Budget planning is always a balancing act. Although it is essential that we continue to reduce our expenses, at the same time we must retain a level of programs and services that allow us to serve enough students to reach our funding base. And that requires people to teach and keep the colleges running.
As you will see, our budget assumptions have not changed dramatically. However, the collective evidence now points to the need to plan for the worst. That is what we are being advised to do by the state chancellor’s office.
We have allowed time for your questions at the end. But now I want to ask Vice Chancellor McElroy to give you a high-level overview of how the district’s fiscal situation has changed since our last round of town hall budget meetings. He will give you the broad outlines of our situation. We will be coming back to you with more detail at future town halls.
Kevin McElroy's budget presentation:
Before we move to questions, I would like to thank everyone whose hard work has brought us this far in meeting our fiscal crisis. I very much appreciate your dedicated and thoughtful work. Through your collective depth of knowledge and great caring, we have so far been able to minimize the impacts on both students and staff. I am incredibly proud of the work we have done to keep the district solvent, functioning well and moving forward.
Unfortunately, the situation is at a turning point and we must now prepare for additional cuts. It will take all our ingenuity, discipline and team effort to bring the district through this crisis. As distressing as this is for all of us, I believe we are up to this task. The results of our planning efforts over the past few years are the best evidence I can offer of how important good planning is.
I want to assure you that we will continue to engage in strategic discussions to maximize our revenues and effectively address our budget problems.
We also are working hard to recover lost enrollment. Both campuses are offering robust summer sessions, and Foothill is offering two summer sessions this year.
We will keep our course schedule as stable as possible for students.
We are continuing to work aggressively on generating additional revenue through entrepreneurial partnerships, grants and donations.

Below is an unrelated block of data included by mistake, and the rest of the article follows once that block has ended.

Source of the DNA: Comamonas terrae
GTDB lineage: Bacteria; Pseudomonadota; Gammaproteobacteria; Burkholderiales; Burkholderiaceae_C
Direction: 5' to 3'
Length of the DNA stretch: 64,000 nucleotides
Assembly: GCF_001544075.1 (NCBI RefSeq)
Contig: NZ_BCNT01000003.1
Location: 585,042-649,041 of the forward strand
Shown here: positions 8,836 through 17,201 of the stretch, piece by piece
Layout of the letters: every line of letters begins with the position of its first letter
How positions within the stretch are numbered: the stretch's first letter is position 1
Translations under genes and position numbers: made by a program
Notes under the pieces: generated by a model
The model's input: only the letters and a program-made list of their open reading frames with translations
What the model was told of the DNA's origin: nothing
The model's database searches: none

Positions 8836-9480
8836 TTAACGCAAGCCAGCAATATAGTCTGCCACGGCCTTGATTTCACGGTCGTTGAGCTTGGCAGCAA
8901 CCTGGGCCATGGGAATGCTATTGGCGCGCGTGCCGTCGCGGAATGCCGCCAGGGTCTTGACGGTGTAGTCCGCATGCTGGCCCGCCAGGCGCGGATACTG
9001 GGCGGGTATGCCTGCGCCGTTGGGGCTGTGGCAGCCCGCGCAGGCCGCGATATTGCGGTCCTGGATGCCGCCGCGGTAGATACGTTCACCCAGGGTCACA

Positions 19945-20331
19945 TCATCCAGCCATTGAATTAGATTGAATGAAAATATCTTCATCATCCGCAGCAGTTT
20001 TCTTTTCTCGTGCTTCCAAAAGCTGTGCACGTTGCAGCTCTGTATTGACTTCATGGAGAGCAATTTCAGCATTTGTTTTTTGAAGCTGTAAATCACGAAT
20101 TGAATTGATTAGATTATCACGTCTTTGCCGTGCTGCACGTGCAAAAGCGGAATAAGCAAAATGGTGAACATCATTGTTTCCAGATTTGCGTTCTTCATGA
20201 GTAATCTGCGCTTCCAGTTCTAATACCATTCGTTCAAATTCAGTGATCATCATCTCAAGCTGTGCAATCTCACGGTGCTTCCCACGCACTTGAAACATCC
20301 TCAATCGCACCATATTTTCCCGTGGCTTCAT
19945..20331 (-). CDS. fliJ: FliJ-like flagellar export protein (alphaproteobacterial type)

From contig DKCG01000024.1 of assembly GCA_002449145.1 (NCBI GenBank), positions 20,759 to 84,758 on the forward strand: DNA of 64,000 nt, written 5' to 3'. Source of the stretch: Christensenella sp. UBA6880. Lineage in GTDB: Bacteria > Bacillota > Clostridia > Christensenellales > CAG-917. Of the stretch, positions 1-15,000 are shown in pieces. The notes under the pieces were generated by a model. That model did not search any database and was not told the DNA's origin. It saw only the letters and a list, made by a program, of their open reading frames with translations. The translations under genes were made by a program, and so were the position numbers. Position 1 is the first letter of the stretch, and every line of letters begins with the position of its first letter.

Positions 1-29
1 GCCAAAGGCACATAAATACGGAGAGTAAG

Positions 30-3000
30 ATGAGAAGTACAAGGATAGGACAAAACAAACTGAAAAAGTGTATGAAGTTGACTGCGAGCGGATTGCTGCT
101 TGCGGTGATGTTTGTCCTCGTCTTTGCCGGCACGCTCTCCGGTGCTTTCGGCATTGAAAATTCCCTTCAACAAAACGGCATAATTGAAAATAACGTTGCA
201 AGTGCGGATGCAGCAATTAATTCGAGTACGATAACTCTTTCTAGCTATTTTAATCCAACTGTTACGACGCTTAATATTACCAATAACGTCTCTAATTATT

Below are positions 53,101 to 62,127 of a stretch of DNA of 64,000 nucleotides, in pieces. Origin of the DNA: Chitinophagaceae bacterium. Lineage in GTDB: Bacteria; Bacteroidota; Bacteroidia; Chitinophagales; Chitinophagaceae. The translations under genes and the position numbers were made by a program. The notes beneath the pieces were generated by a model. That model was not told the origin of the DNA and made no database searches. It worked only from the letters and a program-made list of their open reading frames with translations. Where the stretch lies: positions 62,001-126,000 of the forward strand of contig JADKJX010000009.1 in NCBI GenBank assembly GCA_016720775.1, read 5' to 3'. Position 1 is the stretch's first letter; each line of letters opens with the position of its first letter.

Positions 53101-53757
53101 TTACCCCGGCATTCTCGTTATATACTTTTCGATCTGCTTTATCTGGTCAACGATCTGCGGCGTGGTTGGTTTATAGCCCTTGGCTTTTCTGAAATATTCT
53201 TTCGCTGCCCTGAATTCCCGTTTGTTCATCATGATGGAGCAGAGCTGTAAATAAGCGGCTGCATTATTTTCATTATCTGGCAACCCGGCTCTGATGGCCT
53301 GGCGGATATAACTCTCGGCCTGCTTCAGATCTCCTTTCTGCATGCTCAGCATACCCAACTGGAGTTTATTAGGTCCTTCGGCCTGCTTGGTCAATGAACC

We must all work together to operate at full efficiency and exercise all possible economies.
We are being careful to maintain legally required reserves and a small cushion to deal with future surprises.
We continue to look for opportunities to move positions into other funds as an alternative to layoffs.
And we will aggressively continue our statewide advocacy efforts.
In closing, should you want to share with your colleagues who were unable to attend what was covered today, here are the CliffsNotes.
Due to a variety of changing circumstances, we must prepare quickly for the possibility of significant budget reductions sooner than expected. Depending on the outcome of the election, cuts and position eliminations could begin as soon as early 2013.
We need to plan for new ways to do our work and serve students within the limits of substantially reduced revenue. I am calling upon all of you to contribute to this planning effort. We need the campuses and Central Services to complete their preliminary plans for worst-case reductions by the end of June so together we can fine- tune them over the summer for final review in the fall and then presentation to the Board of Trustees.
This schedule will give the campuses time to coordinate their efforts in dealing with the impacts of further reductions. It will enable us to go through our shared governance processes and meet our legal obligations.
With a careful, collaborative and transparent process, I am confident we will arrive at the best possible response to this uncertain situation. I cannot tell you exactly what is in store for us. But I do know Foothill-De Anza will continue to be a great district. It will just be smaller and look a little different, no matter which scenario plays out.
So what can you do?
Actively participate in the planning process and advocate for your ideas.
Definitely vote in November. On your own time, in your private life, please let your family, friends and neighbors know what’s at stake with the competing tax initiatives.
In these stressful times, it’s so important to treat yourself and others well.
And thank you for all that you do on a daily basis for our students and our communities.